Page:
I went into Freemasonry with well honed skills in leadership, management and organization which I use in a variety of ways.   From Masonry I've gained skills in writing, researching, speaking, networking, and fundraising--as well as some refinements in how I conduct myself and present myself (got a lot more work to do there).  And I've been given the opportunity to build on and use some of the skills I have in art in music.

But I never really appreciated the self-improvement aspect of the Fraternity until recently.  I'm aware that I've changed over the years, and gained a lot of wisdom from my mentors and teachers along with a good deal of knowledge from my studies.  I've always worked to pass that along to new members, and I think I've done a pretty good job as a mentor and teacher.  But recently I saw an example that really showed me the potential of what Freemasonry is capable of accomplishing in a man's life when properly applied.

I've been mentoring a young man for about a year now.  He contacted me through the Midnight Freemasons with some questions about the Fraternity, thought it sounded like something he could benefit from, and he's now a  new Master Mason.  He's very enthusiastic about Freemasonry, and it occurred to me in talking with him why.  This is the first time in his life that he's been able to see what he has to offer, see the potential of what he can become, and see what the contributions of just one person can do to make one thing better in the world--and then compound that by joining forces with a group of like-minded men all with that same desire.

The Fraternity has opened his eyes, and there's a good chance he'll never be the same again.  His life was off track when he joined--our original conversations were about whether a Lodge would even want him.  Of course they did, and he joined.  Freemasonry helped put him back on the right track.  He's contributing to the work of his Lodge, he's helping out in his community, he's got a new job he loves, replaced a few bad habits with a few good ones, and is in a new relationship that's much better than the one that got him off track.  He's even begun attending church, which he hadn't done since he was a boy.  He's transformed his life, and it's truly been a marvel to see. 

I might get boos for this, but it isn't all about doing Freemasonry--attending events, degrees, meetings, etc.  It's about living Freemasonry, and when given the opportunity teaching Freemasonry.  Those of us who do, who take those ancient teachings and apply them to our life and help others do the same thing find the greatest strength of Freemasonry--the path to a well-balanced, peaceful and happy life.


Todd E. Creason, 33°, FMLR is the Founder of the Midnight Freemasons blog and is a regular contributor.  He is the award winning author of several books and novels, including the Famous American Freemasons series. He is the author of the From Labor to Refreshment blog.  He is the Worshipful Master of Homer Lodge No. 199 and a Past Master of Ogden Lodge No. 754, where is currently serves as Secretary.  He is the Sovereign Master of the Eastern Illinois Council No. 356 Allied Masonic Degrees.  He is a Fellow at the Missouri Lodge of Research. (FMLR) and a charter member of a new Illinois Royal Arch Chapter, Admiration Chapter U.D.  You can contact him at: webmaster@toddcreason.org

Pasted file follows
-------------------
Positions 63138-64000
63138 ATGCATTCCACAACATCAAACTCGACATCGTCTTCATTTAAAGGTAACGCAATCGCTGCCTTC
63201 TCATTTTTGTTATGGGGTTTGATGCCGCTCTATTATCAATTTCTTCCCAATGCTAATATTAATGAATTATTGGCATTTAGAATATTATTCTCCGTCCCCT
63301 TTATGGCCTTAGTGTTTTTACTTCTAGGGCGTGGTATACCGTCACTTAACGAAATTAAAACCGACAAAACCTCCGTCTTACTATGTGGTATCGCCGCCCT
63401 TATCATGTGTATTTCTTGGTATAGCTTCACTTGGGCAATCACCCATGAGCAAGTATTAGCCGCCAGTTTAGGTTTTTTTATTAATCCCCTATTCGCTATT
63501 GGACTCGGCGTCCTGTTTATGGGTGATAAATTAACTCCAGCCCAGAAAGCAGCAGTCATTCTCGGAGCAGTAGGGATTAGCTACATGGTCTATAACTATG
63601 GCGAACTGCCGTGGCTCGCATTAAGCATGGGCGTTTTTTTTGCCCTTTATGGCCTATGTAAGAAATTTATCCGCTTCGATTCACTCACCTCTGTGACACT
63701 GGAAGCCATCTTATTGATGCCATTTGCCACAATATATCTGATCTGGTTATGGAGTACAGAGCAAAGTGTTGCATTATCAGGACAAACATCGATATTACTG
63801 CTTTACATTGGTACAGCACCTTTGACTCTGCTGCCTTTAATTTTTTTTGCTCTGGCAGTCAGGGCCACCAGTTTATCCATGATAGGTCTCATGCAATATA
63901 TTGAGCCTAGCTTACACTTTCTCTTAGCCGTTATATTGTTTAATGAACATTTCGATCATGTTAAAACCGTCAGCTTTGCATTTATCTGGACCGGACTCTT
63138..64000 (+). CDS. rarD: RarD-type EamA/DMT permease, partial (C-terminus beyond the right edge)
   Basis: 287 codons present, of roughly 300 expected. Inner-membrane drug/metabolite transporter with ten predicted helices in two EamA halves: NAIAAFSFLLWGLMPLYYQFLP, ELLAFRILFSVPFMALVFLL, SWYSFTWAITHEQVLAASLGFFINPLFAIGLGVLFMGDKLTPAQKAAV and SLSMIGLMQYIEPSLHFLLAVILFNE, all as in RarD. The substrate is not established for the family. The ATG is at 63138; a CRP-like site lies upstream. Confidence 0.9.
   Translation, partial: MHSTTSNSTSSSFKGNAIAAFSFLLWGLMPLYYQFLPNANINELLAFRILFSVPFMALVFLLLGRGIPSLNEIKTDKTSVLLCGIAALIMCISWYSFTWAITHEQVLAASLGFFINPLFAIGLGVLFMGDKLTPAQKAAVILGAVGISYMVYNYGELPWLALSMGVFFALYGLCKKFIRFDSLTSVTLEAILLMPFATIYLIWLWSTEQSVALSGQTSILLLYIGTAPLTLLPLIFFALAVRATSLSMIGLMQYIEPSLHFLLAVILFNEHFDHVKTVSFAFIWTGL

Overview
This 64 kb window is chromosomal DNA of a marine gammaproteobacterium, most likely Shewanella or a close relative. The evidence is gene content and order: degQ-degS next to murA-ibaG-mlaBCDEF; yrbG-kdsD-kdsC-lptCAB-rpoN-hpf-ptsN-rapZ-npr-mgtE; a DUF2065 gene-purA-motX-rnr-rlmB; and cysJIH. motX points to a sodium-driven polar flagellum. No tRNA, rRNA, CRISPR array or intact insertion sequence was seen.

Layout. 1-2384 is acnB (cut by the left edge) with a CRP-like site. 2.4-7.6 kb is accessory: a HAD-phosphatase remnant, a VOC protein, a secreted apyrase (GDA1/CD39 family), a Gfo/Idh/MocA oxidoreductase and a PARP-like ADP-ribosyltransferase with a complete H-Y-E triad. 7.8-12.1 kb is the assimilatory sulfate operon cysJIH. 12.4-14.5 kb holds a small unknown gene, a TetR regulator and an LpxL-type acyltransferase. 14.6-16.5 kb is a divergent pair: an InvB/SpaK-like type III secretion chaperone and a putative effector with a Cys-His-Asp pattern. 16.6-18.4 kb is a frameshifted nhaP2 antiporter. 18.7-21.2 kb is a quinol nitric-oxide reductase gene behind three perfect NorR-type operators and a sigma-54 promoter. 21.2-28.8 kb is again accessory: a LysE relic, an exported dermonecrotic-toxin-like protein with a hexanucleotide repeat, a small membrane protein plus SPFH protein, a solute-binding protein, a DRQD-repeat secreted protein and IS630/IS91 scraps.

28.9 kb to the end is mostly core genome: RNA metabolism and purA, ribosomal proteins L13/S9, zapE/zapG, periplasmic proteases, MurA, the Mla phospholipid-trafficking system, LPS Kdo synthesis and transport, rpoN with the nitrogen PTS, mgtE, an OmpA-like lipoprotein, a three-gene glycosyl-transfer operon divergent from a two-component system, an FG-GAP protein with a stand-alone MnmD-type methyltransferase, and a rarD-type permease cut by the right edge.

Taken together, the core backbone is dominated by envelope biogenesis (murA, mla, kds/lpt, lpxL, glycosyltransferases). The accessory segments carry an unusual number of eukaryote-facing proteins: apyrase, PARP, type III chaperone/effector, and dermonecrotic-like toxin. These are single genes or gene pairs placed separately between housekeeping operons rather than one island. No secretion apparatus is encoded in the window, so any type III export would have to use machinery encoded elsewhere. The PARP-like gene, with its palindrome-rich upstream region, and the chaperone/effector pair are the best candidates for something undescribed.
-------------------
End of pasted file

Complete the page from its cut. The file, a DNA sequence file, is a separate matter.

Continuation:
The Longview

by Midnight Freemason Contributor
WB Gregory J. Knott

There is a small town in southern Champaign County, Illinois named Longview. Longview has less than 200 residents and is a traditional Midwestern farm town. Most of the business have closed and now all that is left is a United States Post Office and some service business.

What intrigues me most about Longview is the name of the town itself. The name originates from the long view of the open Illinois prairie landscape.

But I often think about Longview as more than just this small Midwestern town. It is also a way to consider the work that is and needs to be done in Freemasonry. We often get stuck in the rut of discussions on topics such as declining membership, the costs of dues and building issues. These are important areas of concern, but are often the cause for taking our eyes off the ball of the more fundamental and needed changes for the future continued success of Freemasonry. I always advocate taking the Longview.

What does taking the Longview mean? Here are some of my thoughts:
  • Freemasonry is built one brother at a time. 
  • Understand that whatever challenges we are having today, they are not insurmountable. 
  • Have crucial conversations with other brothers within the lodge about what you would like to be as an organization in the future. 
  • Develop a written plan on how you can get there. 
  • Celebrate success. If you raise a new Master Mason it is a cause for celebration for him personally and the lodge as a whole! 
  • Become visible as an organization within the community. 
  • Offer a reason for members to come to your events. 
  • Education is a core element of a successful lodge. 
  • We are a fraternity to help grow the individual man. While charity is important, it is not the primary mission of Freemasonry. 
  • Have some fun! 

There are of course many other ideas, but the key element I want to emphasize is the Longview. Change may not come instantly. Having the patience, persistence and perseverance will pay huge dividends for a success future.

Enjoy the Longview!


WB Gregory J. Knott is the Past Master of St. Joseph Lodge No. 970 in St. Joseph (IL) and a plural member of Ogden Lodge No. 754 (IL), Homer Lodge No. 199 (IL) and Naval Lodge No. 4 in Washington, DC. He’s a member of the Scottish Rite, the York Rite, Eastern Star and is the Charter Secretary of the Illini High Twelve Club No. 768 in Champaign-Urbana. He is also a member of ANSAR Shrine (IL) and the Eastern Illinois Council No. 356 Allied Masonic Degrees. Greg serves on the Board of Directors of The Masonic Society and is a member of the Scottish Rite Research Society and The Philathes Society. Greg is very involved in Boy Scouts—an Eagle Scout himself, he is a member of the National Association of Masonic Scouters. You can contact him at gknott63@gmail.com